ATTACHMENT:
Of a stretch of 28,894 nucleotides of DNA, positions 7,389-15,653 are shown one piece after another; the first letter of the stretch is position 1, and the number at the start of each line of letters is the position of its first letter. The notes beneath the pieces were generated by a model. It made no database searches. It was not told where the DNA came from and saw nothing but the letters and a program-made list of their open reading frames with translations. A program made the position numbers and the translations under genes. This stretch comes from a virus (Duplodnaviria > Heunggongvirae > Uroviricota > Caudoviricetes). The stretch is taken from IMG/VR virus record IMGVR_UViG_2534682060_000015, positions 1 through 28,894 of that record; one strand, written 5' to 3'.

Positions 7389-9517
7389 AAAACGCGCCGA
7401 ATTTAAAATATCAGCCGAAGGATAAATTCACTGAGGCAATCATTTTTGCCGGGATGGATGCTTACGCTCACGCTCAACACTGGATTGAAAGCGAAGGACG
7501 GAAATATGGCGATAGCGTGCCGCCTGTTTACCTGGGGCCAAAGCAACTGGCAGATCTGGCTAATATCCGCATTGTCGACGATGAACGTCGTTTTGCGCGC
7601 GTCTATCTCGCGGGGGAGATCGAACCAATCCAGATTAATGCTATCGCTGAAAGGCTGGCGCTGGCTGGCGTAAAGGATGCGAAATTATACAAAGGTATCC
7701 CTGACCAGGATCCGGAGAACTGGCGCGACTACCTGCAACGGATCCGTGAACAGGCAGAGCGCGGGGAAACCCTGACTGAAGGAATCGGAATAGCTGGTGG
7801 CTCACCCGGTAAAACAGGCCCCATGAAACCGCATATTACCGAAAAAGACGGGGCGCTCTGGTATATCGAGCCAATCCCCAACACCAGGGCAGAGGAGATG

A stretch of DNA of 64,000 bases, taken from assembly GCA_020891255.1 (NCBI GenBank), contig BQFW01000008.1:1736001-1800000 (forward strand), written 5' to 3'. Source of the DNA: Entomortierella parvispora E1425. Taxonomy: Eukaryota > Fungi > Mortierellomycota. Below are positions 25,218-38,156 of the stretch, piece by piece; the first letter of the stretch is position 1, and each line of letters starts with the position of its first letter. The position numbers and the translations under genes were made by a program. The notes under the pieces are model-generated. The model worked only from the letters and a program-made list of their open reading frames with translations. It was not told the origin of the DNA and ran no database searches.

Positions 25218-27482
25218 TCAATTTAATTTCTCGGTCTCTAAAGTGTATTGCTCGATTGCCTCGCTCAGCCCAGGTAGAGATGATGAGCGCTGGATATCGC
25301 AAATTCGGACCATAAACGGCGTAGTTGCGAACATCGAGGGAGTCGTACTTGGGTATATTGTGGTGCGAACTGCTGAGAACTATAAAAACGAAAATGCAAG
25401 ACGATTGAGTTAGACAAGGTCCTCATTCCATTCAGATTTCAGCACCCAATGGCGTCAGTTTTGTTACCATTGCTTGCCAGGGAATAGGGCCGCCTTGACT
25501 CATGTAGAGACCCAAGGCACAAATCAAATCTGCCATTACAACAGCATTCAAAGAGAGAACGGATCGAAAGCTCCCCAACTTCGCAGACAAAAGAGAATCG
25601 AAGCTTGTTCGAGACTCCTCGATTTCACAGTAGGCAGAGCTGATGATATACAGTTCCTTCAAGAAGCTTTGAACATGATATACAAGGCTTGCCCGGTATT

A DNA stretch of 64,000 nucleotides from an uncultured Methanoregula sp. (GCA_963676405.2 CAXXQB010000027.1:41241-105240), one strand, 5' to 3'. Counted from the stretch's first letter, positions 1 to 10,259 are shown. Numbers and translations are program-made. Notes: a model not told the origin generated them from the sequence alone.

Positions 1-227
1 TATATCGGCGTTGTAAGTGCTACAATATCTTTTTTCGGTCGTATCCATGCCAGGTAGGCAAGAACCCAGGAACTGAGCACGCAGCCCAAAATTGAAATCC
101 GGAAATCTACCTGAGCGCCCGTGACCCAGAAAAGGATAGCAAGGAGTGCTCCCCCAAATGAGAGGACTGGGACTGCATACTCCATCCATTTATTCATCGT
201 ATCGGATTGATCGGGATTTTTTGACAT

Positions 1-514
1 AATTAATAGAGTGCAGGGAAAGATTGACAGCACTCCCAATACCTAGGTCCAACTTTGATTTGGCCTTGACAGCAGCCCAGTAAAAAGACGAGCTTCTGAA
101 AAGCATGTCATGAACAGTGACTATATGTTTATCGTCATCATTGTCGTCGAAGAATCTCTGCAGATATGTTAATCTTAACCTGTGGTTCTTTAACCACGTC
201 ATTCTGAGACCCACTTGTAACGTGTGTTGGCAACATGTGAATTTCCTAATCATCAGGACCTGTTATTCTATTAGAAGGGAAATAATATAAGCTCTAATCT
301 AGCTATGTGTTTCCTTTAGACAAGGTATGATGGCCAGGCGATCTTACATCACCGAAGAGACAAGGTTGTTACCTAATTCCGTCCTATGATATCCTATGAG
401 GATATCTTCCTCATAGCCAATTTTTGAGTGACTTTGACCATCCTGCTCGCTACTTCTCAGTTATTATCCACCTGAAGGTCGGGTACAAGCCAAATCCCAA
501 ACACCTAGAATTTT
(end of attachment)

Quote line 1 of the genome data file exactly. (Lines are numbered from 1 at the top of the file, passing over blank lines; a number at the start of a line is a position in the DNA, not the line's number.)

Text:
Of a stretch of 28,894 nucleotides of DNA, positions 7,389-15,653 are shown one piece after another; the first letter of the stretch is position 1, and the number at the start of each line of letters is the position of its first letter. The notes beneath the pieces were generated by a model. It made no database searches. It was not told where the DNA came from and saw nothing but the letters and a program-made list of their open reading frames with translations. A program made the position numbers and the translations under genes. This stretch comes from a virus (Duplodnaviria > Heunggongvirae > Uroviricota > Caudoviricetes). The stretch is taken from IMG/VR virus record IMGVR_UViG_2534682060_000015, positions 1 through 28,894 of that record; one strand, written 5' to 3'.